Community Partnerships

Published: 09 May 2018
Last edited: 09 May 2018

The communities are at the heart of the solution. They own the land and have the property rights on the land. The challenge is that the land in individual parcels is not economically productive in the rangelands bordering national parks. When communities join their individual parcels of land and form a large conservancy unit, it becomes ecologically viable for conservation and can support large populations of wildlife and their habitat requirements. These wildlife populations can then support tourism activities by attracting visitors on safari and nature expeditions at a premium fee since its more exclusive than the typical national parks. This in turn generates revenue that can pay the landowners the cost of not using their land, while creating other livelihood opportunities like employment and support with other community projects like education. The primary objective is to endear the communities to the concept and get them to accept that collectively they stand to earn more long term benefits by not fencing or developing their individual lands and instead forsaking it as a wildlife habitat together with the other parcels of other community members


Alliance and partnership development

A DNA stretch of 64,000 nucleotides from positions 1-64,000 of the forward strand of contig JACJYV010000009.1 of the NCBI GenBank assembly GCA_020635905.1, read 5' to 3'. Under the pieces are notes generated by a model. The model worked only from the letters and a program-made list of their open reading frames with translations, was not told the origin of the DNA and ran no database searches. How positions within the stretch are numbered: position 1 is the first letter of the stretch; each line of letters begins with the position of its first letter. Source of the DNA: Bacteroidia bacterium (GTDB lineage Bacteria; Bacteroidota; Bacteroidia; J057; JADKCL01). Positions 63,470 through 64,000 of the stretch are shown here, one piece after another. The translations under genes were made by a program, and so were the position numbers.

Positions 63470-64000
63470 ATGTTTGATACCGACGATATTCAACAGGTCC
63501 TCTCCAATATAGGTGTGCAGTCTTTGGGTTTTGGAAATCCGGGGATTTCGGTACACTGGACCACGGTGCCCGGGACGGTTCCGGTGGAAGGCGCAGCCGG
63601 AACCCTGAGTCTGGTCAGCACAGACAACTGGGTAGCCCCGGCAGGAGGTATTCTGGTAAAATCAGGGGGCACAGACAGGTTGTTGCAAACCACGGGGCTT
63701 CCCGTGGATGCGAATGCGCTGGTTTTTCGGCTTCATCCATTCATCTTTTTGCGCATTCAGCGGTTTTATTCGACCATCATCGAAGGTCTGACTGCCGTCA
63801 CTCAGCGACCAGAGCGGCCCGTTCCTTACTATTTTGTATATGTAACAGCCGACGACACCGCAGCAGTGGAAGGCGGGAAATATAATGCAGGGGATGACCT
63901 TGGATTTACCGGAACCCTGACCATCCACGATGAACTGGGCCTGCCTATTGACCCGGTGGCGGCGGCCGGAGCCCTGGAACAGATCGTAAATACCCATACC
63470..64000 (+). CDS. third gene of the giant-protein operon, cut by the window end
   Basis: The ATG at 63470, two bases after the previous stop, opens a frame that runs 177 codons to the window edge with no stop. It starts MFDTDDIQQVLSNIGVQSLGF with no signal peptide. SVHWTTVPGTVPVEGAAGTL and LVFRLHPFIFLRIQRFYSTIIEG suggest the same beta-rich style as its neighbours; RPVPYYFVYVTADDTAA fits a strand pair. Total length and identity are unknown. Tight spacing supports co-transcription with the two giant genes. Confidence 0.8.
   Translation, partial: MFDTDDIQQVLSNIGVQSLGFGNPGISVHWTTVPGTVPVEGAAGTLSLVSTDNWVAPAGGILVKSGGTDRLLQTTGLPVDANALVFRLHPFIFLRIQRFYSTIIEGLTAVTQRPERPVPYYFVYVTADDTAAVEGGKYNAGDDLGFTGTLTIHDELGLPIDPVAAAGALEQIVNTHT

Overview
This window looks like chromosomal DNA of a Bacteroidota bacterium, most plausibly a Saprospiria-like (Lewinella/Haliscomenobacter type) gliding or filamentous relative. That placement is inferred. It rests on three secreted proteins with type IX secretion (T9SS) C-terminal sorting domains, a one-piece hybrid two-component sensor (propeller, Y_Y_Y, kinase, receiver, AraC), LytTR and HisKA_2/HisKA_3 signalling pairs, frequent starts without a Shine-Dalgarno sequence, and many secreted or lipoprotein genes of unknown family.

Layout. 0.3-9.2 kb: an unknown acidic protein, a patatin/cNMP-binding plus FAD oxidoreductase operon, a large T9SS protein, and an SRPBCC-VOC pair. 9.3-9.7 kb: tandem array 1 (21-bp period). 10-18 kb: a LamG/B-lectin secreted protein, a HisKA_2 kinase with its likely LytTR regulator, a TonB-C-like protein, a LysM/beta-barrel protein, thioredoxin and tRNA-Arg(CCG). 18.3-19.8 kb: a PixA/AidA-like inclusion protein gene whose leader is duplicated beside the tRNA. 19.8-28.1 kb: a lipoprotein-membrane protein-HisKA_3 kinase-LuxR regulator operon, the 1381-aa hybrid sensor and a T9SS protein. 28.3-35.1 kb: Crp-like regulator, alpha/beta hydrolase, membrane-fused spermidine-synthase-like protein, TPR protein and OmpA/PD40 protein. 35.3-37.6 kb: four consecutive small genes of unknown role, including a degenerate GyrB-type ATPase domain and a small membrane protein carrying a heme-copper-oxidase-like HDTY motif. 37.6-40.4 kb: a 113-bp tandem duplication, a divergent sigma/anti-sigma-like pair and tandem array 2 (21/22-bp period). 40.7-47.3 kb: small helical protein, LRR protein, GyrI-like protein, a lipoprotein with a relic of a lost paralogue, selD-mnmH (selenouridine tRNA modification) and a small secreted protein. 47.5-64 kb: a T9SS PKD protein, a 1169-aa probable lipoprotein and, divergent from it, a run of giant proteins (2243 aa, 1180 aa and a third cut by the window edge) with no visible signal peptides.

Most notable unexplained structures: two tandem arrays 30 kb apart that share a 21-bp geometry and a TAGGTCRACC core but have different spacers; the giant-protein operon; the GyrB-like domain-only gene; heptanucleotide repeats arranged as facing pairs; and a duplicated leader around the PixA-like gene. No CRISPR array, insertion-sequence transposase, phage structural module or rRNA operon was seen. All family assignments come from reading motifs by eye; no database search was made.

Sustainable livelihoods
Scale of implementation
Phase of solution

Enabling factors

There must be goodwill and trust between the community and their leadership on one hand and the community and the proponents of the conservancy on the other. The legal framework must be able to support lease arrangements that guarantee the land owners that there is a legal recourse should there be any dispute.

Lessons learned

Indigenous communities have regard for wildlife and would take initiative for their conservation as long as there is tangible benefit. The people also support genuine investments based on natural resources that support conservation and give solutions to poverty and environmental degradation.

National laws that support registration of titles and leases are important as they decentralise decision making from the national governments to individual land owners who can freely get into negotiations with the conservancies. This makes it easy to make decisions and empowers the communities to make decisions that affect them